Which also explains why hierarchical systems will continue to dominate for the foreseeable future. They’re simply the best systems devised yet for dividing and conquering the unruly feral masses, as well as being the linchpin holding the current, ultimately untenable, overpopulation mess together. Unfortunately, they’ll almost certainly be used to efficiently reduce those same untenable population levels when the time comes, if it hasn’t already.

    Dance with the one who brung ya might be the operable phrase here. Having been brought up and conditioned in the current culture our whole lives, most Americans simply have no conception whatsoever of any viable alternatives. And since that same culture has been and continues to actively propagandize us every waking minute of every day, the idea that a mass breakthrough in consciousness raising is going to succeed any time soon is probably a little far-fetched as well. No, we’re clearly destined to ride this thrill ride gone out of control all the way down to its inevitable conclusion – a giant, epochal smoking hole in the ground – one that such a massively destructive culture as ours can be rightfully and truly be proud of!

    Cue Slim Pickens/Major Kong:

  8. John Bollig says:

    Humm, now thats a spicy meatball.

    My feeling is that we will face the first wave of deaths pretty soon as the social security cuts / eugenics bill takes hold. 20 to 30 million will die in the first few months. Then the welfare cuts will kick in along with an aggressive military draft program. This is a rich man’s war but a poor man’s fight. The MENA and chinese better be very worried that an aggressive well armed and energy hungry imperial force that will take and keep taking. I can certainly see china being denied its energy and responding with force to break the logjam that the indian navy and the combined US/ANZAC/jAP/SK forces will impose on china.

    • Disaffected says:

      Actually John, these spicy meatballs are always a slow motion disaster for those of us at ground zero, which is their true beauty in a nutshell. The tightening of social services was ALWAYS designed to be a gradual, almost imperceptible process. That’s the PURE BEAUTY of it! Tell the poor unwitting rubes that they’re being taken care of even as they’re not. And when they’re too old and too dead to contest it anymore, tie up their heirs (who realize they’re next in line for the same treatment) in endless litigation likewise. What’s not to love here?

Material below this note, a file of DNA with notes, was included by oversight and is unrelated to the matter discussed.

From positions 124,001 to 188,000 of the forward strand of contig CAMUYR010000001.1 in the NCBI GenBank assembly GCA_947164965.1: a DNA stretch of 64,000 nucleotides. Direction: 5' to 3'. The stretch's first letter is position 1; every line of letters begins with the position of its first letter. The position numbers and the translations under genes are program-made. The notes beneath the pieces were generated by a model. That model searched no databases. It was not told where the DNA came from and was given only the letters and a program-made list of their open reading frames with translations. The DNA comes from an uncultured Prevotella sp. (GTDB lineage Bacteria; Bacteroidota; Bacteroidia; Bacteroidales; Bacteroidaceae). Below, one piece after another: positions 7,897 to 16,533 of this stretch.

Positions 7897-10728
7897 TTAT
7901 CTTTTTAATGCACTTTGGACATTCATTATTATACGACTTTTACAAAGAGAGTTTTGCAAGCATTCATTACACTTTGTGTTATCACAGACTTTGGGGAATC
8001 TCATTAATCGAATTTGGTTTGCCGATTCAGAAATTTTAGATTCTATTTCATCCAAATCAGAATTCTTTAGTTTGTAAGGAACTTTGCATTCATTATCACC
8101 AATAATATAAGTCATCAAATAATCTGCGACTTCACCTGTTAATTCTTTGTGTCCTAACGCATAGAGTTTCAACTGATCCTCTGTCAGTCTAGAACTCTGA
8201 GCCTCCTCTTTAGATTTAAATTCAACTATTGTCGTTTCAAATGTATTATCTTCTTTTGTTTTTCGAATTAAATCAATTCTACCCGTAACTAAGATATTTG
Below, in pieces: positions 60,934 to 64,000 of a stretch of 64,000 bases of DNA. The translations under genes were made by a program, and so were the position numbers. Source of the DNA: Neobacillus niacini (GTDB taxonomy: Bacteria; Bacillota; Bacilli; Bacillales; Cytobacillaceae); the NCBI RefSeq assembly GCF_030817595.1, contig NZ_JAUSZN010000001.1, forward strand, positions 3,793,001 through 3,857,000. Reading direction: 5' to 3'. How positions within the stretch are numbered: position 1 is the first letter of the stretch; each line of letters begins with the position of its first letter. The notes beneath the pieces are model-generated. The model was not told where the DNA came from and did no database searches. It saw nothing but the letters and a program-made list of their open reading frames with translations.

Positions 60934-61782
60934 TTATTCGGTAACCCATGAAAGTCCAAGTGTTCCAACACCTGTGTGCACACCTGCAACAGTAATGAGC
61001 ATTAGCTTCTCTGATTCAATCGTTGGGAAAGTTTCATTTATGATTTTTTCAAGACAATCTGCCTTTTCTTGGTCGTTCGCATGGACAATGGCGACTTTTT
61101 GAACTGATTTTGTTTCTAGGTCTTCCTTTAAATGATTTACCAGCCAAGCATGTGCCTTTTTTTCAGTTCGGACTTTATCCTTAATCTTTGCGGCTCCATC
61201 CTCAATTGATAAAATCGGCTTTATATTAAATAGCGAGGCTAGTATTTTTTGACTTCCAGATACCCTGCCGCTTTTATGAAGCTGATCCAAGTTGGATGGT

By the way, 20-30 million dead first world “old people” will hardly make a ripple in the world’s consciousness. Perhaps rightfully so, I might add.


    • Disaffected says:

      By the way, I’d be SERIOUSLY more worried about the Chinese bringing their CONSIDERABLY GREATER economic advantage to bear at this point. Should they ever decide to quit buying worthless US debt and exporting worthless shit to bankrupt US consumers, it’s GAME OVER for the world economy.

      Yeah, they’d take a major hit as well, but guess what? TRULY totalitarian economies (vs. the merely “virtual” kind we favor here in the US) tend to weather that kind of storm fairly well. Something about a few hundred thousand/million dead more or less not being all that big a deal when you have total state control of the media. Not that we’re all that far behind ourselves in that regard, especially considering the sophistication of our media.

      Just sayin’.


    • kulturcritic says:

      John – you’re not overcommitting yourself here, are you?

  9. Disaffected says:

    Looks like Libya is about to become the latest victory for “freedom,” aka Global Capitalism. Here’s hoping that those caught between a literal rock and a hard place find their way before the forces of global capitalism find it for them. Fat chance!

    USA! USA! USA! The kinder, gentler, boot on your neck!


  10. charley says:

    Here in Australia the mass delusion continues. A mining boom wholly dependent on Chinese demand has our politicians preening and strutting as if the good times will last forever. Meanwhile the manufacturing sector is quietly collapsing with thousands of jobs gone for ever. On the news last night it was reported that new homes being built in Oz were , on average, the biggest in the world. I wonder what it’s going to take for people to open their eyes and see the truth of the world rather than the fantasy they’re living.

    • kulturcritic says:

      As I said, Charley… the addiction is too strong, the denial too great, and the hope, against all hope, too overpowering. But, that will not stop the increasingly speedy deterioration of the environment, and the real signs of collapse. As I have said, prepare you and yours, and watch the spectacle unfold; there is not much that can be done at this juncture to stop it… it is a run away train. glad to have you joining us from Australia. sandy

  11. John Bollig says: